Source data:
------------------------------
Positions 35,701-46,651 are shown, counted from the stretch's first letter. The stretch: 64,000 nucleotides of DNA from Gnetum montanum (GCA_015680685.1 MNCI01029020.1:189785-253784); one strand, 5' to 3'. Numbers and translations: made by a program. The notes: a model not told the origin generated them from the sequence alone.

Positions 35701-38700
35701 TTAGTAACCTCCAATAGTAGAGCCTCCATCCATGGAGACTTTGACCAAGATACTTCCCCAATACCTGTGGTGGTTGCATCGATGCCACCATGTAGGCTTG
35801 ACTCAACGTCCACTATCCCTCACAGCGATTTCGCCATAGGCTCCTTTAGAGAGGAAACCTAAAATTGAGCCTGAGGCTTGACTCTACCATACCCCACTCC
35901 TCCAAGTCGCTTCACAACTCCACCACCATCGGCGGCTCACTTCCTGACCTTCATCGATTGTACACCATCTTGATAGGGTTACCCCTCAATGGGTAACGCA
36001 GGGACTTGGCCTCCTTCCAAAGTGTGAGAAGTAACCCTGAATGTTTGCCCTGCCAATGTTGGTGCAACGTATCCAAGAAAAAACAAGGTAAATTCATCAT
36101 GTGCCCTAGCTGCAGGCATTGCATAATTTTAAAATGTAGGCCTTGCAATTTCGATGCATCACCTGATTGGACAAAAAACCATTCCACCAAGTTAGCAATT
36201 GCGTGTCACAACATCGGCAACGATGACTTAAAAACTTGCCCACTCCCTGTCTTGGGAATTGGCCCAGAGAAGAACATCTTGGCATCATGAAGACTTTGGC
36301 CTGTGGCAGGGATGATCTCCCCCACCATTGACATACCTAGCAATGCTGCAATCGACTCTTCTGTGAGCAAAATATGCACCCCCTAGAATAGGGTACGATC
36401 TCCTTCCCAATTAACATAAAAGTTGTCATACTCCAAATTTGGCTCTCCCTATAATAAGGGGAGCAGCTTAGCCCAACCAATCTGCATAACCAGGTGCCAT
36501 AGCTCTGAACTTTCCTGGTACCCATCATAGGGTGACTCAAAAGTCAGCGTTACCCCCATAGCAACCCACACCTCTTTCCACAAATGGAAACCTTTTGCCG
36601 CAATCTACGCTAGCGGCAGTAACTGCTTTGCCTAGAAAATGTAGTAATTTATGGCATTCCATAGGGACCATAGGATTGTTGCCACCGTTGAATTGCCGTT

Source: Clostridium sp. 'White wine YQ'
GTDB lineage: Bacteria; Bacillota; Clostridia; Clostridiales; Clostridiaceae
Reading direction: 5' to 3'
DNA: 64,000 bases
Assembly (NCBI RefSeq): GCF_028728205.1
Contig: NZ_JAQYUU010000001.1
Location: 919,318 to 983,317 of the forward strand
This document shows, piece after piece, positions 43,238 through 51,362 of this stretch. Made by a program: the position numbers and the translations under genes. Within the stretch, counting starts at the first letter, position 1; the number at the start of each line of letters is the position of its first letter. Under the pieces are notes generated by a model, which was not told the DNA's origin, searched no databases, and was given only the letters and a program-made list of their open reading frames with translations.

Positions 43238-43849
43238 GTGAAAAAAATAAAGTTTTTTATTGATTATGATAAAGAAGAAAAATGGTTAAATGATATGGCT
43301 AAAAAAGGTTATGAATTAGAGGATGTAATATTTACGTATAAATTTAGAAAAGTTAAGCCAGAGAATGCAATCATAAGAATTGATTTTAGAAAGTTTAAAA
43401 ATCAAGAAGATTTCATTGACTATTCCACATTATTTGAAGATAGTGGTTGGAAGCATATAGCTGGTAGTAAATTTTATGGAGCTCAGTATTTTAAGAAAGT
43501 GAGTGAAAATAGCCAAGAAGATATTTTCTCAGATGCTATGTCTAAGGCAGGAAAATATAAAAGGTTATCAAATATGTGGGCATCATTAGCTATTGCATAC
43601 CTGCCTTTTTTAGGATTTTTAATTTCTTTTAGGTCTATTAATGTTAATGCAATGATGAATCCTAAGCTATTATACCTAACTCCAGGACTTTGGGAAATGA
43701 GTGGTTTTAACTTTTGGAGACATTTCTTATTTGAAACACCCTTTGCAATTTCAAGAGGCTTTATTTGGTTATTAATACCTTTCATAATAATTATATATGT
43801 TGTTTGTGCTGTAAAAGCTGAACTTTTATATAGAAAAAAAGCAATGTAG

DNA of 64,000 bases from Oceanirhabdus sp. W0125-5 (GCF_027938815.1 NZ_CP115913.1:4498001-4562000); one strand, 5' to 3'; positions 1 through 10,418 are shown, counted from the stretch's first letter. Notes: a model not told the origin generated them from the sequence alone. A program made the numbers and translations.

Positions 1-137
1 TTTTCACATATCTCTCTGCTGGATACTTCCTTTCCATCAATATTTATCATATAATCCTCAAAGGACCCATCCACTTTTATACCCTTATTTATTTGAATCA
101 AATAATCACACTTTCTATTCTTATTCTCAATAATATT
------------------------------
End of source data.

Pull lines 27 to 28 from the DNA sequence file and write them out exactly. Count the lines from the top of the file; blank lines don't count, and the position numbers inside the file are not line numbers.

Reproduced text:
43701 GTGGTTTTAACTTTTGGAGACATTTCTTATTTGAAACACCCTTTGCAATTTCAAGAGGCTTTATTTGGTTATTAATACCTTTCATAATAATTATATATGT
43801 TGTTTGTGCTGTAAAAGCTGAACTTTTATATAGAAAAAAAGCAATGTAG